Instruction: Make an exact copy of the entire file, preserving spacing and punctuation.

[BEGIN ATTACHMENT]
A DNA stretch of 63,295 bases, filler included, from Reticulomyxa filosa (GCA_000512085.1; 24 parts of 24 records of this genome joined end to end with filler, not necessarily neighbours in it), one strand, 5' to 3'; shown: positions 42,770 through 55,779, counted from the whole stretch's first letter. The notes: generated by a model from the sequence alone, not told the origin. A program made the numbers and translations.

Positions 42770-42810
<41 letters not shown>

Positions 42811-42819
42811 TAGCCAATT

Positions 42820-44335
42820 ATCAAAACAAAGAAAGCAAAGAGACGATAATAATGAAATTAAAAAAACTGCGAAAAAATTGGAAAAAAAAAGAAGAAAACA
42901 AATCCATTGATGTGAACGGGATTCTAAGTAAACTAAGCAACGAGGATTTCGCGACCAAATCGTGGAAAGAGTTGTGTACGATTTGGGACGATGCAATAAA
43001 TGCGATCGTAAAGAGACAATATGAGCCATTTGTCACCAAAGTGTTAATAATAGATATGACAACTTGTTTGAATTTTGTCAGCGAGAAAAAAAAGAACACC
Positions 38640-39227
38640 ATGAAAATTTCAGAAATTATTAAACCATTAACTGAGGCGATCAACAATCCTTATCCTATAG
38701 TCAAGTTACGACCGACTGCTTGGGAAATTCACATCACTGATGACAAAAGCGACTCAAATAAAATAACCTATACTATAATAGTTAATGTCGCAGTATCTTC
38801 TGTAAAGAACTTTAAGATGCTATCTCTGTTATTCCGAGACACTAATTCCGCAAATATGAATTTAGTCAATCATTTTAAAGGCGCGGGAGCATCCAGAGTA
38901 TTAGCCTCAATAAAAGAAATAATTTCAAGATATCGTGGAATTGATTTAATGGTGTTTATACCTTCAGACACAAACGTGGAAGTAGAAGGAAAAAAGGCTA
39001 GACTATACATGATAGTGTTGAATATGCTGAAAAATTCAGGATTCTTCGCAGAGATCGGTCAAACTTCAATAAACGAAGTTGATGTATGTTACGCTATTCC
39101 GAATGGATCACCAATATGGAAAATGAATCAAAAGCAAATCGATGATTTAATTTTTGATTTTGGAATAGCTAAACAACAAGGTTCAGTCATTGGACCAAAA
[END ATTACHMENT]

A DNA stretch of 63,295 bases, filler included, from Reticulomyxa filosa (GCA_000512085.1; 24 parts of 24 records of this genome joined end to end with filler, not necessarily neighbours in it), one strand, 5' to 3'; shown: positions 42,770 through 55,779, counted from the whole stretch's first letter. The notes: generated by a model from the sequence alone, not told the origin. A program made the numbers and translations.

Positions 42770-42810
<41 letters not shown>

Positions 42811-42819
42811 TAGCCAATT

Positions 42820-44335
42820 ATCAAAACAAAGAAAGCAAAGAGACGATAATAATGAAATTAAAAAAACTGCGAAAAAATTGGAAAAAAAAAGAAGAAAACA
42901 AATCCATTGATGTGAACGGGATTCTAAGTAAACTAAGCAACGAGGATTTCGCGACCAAATCGTGGAAAGAGTTGTGTACGATTTGGGACGATGCAATAAA
43001 TGCGATCGTAAAGAGACAATATGAGCCATTTGTCACCAAAGTGTTAATAATAGATATGACAACTTGTTTGAATTTTGTCAGCGAGAAAAAAAAGAACACC
Positions 38640-39227
38640 ATGAAAATTTCAGAAATTATTAAACCATTAACTGAGGCGATCAACAATCCTTATCCTATAG
38701 TCAAGTTACGACCGACTGCTTGGGAAATTCACATCACTGATGACAAAAGCGACTCAAATAAAATAACCTATACTATAATAGTTAATGTCGCAGTATCTTC
38801 TGTAAAGAACTTTAAGATGCTATCTCTGTTATTCCGAGACACTAATTCCGCAAATATGAATTTAGTCAATCATTTTAAAGGCGCGGGAGCATCCAGAGTA
38901 TTAGCCTCAATAAAAGAAATAATTTCAAGATATCGTGGAATTGATTTAATGGTGTTTATACCTTCAGACACAAACGTGGAAGTAGAAGGAAAAAAGGCTA
39001 GACTATACATGATAGTGTTGAATATGCTGAAAAATTCAGGATTCTTCGCAGAGATCGGTCAAACTTCAATAAACGAAGTTGATGTATGTTACGCTATTCC
39101 GAATGGATCACCAATATGGAAAATGAATCAAAAGCAAATCGATGATTTAATTTTTGATTTTGGAATAGCTAAACAACAAGGTTCAGTCATTGGACCAAAA